Big Numbers Americans are aliens
(Incidentally, pacing is tightly controlled through the grid structure here, so that in the second row, we read one big image as if four successive panels.)

The Mars bar of course ironically calls back to the mental patient’s delusions, but also highlights the idea that the Americans are a type of alien.  The construction worker isn’t making a statement by throwing a Mars bar into the air, but Moore is, using his characters as akin to notes in a symphony, serving a purpose that is unrelated to the wants and intentions of the individual players.

So.. the answer to why you should care about the mall, Moore seems to be saying, is that events in the microcosm reflect the greater course of human history.

4.  Here’s another pacing thing with a big image consisting of little panels:
Big Numbers one big image broken up into little panels

This grid would appear at first blush to not be needed, but it actually  guides the panel reading order, without the grid it would be harder to tell which panel to read when.
I don’t know how common this balloon type, is, with the solid lines. It might be a european thing.  Among other things, it’s probably meant to evoke the geometries and mathematical principles that form the “Big Numbers” theme of the book.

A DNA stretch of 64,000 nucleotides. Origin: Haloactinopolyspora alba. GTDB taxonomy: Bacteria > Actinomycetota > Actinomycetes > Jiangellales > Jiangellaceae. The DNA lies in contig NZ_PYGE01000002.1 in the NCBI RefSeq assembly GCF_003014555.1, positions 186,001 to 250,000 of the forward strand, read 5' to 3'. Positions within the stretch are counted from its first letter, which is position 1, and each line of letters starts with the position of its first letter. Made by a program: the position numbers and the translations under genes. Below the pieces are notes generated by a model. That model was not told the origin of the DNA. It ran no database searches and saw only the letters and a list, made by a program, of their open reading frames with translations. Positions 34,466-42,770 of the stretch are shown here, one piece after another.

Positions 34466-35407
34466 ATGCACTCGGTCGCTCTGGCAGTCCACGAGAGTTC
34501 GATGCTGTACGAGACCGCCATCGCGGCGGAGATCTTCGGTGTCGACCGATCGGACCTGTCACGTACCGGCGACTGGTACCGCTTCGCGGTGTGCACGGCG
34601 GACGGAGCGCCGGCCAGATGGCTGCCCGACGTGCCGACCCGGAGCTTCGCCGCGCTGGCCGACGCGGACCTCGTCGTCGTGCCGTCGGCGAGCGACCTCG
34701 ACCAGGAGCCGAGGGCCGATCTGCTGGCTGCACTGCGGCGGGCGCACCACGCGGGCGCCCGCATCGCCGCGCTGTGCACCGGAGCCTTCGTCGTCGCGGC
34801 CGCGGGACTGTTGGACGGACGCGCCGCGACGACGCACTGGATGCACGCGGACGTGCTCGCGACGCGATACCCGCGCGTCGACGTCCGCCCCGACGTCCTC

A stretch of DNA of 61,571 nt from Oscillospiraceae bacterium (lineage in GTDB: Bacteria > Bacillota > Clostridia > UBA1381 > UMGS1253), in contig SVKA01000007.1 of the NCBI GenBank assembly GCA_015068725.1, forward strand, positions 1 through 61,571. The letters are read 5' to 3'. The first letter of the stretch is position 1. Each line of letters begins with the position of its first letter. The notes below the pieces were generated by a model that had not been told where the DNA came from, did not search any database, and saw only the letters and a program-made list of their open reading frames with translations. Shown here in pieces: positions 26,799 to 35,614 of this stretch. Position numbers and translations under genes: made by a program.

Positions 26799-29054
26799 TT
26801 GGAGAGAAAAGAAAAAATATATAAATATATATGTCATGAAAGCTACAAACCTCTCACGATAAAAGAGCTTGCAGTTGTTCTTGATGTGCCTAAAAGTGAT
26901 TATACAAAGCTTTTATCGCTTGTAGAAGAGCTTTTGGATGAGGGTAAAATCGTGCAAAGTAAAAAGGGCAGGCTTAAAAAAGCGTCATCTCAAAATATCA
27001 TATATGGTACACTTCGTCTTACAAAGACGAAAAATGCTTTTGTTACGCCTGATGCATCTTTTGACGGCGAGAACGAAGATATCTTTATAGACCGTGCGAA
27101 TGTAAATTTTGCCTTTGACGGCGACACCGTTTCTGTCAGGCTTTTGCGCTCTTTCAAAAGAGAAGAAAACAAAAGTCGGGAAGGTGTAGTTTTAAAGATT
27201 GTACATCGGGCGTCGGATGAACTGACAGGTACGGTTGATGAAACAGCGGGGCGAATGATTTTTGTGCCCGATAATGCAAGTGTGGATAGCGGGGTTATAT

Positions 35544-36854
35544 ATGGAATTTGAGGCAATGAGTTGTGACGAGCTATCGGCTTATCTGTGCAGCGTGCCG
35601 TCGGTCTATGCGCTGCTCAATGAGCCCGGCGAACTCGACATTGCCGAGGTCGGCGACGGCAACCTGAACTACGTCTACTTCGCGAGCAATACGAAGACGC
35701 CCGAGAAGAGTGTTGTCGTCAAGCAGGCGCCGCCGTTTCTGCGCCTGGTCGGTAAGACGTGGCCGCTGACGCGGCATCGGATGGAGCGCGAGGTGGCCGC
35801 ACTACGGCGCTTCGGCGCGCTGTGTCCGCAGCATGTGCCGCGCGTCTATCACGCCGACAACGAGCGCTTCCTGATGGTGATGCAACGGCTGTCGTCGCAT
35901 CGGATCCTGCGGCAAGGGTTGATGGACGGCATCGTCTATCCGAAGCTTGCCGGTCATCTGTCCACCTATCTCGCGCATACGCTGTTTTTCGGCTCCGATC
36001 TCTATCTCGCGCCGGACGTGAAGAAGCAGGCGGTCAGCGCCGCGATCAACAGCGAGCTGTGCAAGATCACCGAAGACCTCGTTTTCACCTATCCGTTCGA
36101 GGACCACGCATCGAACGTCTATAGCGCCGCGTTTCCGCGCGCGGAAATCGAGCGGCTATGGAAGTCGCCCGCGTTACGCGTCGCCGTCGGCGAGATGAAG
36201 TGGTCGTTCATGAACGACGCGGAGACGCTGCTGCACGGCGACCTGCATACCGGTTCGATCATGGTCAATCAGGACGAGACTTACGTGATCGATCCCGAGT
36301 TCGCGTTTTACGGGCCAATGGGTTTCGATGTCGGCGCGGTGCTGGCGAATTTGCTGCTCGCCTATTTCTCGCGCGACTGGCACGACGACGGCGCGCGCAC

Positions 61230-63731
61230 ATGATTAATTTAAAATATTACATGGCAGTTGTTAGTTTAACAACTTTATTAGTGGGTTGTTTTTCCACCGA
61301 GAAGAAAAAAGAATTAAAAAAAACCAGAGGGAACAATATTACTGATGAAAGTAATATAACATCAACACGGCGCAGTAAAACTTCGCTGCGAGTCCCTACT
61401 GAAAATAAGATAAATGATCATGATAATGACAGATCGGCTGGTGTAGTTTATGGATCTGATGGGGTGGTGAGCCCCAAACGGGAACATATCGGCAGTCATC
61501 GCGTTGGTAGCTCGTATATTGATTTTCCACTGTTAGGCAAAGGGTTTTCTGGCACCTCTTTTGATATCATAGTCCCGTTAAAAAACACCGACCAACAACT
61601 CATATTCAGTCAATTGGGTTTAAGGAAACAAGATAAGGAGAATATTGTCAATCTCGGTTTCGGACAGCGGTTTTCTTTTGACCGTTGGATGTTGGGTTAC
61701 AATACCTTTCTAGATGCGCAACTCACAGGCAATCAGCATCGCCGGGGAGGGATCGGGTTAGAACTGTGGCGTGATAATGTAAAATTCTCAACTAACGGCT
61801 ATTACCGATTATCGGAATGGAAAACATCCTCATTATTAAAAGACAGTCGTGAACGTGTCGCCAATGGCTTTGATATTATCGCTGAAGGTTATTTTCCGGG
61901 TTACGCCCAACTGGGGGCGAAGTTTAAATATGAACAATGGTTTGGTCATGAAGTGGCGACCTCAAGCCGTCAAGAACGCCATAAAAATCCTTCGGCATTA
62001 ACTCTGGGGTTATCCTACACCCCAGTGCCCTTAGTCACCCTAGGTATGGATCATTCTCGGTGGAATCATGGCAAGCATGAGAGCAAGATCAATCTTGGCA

5.  Part of the style of the book comes from the repetitive camera angles, and use of zoomed out shots in general. This is the opposite of the “22 Panels That Always Work” style of art, we’re like a camera, observing the “action” as if a fly on the wall. The action is pretty mundane:
Big Numbers sequence with woman on the phone

Body language is tremendously important if you are not going to move the camera.  Here, the body language indicates the protagonist is bored, upset, agitated, amused, interested, then deflated.  I’m not sure how to pull this sort of thing off, but it’s cool if you can do it.

6.  The story’s point of view often feels objective, but wanders into the minds of the characters at times. The main character is  a writer whose family doesn’t understand her. She left town many years ago after getting an abortion, and has returned for the first time to find a place to relax while working on her novel.Whenever the topic of children comes up, she witnesses a fantasy of what could have been if she kept the child:

Ghost child in Big Numbers